Good Folks and Watershed Values: An Assessment of the Collaborative Approach to Watershed Management in Five Central Texas Watersheds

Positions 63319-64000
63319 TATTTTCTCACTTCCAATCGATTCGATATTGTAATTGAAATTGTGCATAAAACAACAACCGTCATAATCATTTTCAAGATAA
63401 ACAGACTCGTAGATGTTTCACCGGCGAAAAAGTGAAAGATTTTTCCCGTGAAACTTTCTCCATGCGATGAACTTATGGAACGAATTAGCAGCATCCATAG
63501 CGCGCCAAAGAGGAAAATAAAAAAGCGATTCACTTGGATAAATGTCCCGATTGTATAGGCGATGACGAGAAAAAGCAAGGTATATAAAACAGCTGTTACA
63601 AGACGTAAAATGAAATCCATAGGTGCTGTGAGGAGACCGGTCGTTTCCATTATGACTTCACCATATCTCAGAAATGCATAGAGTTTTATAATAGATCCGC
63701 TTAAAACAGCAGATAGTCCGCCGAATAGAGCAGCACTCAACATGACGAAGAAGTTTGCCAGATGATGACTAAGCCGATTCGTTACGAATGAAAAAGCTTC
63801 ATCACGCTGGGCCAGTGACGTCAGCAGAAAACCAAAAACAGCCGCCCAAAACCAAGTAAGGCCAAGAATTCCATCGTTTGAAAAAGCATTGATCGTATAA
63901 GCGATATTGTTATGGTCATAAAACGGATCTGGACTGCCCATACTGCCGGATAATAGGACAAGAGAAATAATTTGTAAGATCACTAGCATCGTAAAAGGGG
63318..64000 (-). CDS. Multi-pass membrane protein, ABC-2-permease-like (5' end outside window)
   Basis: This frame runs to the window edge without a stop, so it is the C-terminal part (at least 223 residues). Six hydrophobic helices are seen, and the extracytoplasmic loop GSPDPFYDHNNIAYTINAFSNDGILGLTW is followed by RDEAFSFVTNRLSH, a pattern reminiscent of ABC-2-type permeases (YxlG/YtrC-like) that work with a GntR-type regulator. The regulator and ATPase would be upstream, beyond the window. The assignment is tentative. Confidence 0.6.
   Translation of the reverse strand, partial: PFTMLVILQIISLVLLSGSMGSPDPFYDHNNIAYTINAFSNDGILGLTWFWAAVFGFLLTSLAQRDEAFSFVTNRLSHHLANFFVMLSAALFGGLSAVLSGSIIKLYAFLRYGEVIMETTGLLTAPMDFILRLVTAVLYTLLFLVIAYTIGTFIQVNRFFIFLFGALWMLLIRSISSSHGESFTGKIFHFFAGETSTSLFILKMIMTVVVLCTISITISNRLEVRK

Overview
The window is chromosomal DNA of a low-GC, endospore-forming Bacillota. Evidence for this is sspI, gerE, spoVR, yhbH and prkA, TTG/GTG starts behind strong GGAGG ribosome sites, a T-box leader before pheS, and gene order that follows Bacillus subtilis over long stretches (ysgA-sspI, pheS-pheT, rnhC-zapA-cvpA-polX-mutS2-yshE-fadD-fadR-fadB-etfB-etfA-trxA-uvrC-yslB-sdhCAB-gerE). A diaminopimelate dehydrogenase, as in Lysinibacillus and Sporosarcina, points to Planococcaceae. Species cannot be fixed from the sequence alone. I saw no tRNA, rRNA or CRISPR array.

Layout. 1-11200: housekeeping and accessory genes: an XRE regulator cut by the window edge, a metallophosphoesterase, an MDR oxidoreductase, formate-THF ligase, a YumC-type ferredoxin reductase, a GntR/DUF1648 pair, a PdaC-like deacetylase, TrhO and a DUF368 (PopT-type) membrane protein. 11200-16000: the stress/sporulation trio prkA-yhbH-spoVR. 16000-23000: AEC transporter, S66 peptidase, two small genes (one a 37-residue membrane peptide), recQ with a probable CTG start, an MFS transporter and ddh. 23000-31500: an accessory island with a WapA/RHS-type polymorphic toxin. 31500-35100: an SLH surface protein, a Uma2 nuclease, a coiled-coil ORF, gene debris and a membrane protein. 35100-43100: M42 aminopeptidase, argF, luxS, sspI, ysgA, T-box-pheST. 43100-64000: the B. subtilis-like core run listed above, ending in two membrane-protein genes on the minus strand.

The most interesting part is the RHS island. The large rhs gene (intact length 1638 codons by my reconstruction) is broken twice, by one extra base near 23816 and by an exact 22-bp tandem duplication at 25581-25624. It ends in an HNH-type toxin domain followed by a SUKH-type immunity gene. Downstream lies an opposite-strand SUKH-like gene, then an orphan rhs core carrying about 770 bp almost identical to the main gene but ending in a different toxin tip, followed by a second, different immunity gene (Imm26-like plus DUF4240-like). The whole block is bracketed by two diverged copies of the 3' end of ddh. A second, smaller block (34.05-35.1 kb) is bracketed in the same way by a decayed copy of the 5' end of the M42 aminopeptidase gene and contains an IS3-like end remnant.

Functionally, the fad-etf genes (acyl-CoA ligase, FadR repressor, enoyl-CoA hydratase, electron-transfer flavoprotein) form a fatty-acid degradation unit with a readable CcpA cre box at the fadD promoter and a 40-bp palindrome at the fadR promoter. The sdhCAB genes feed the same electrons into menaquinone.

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The value of the collaborative approach to watershed management is widely accepted, yet evaluative techniques to measure the effectiveness of this approach remain underdeveloped. In order to contribute to a standardized methodology, this study develops a survey that coalesces evaluative criteria from previous works and can be generally applied to participatory watershed management programs. A mixed-methods approach is used to test this framework in five watersheds administered by the Texas Nonpoint Source Management Program. Results of the survey suggest that in these watersheds, characteristics of the planning process such as representativeness and plan quality can be linked to positive social outcomes such as an increase in legitimacy and social learning. These social outcomes influence stakeholder perceptions of ecological improvement. However, no linkage was found between process characteristics and ecological outcomes, suggesting the need for greater emphasis on stakeholder management in planning stages and a re-characterization of stakeholders prior to the implementation of watershed protection plans. A descriptive analysis details the strengths and weaknesses of these programs and recommendations are made accordingly.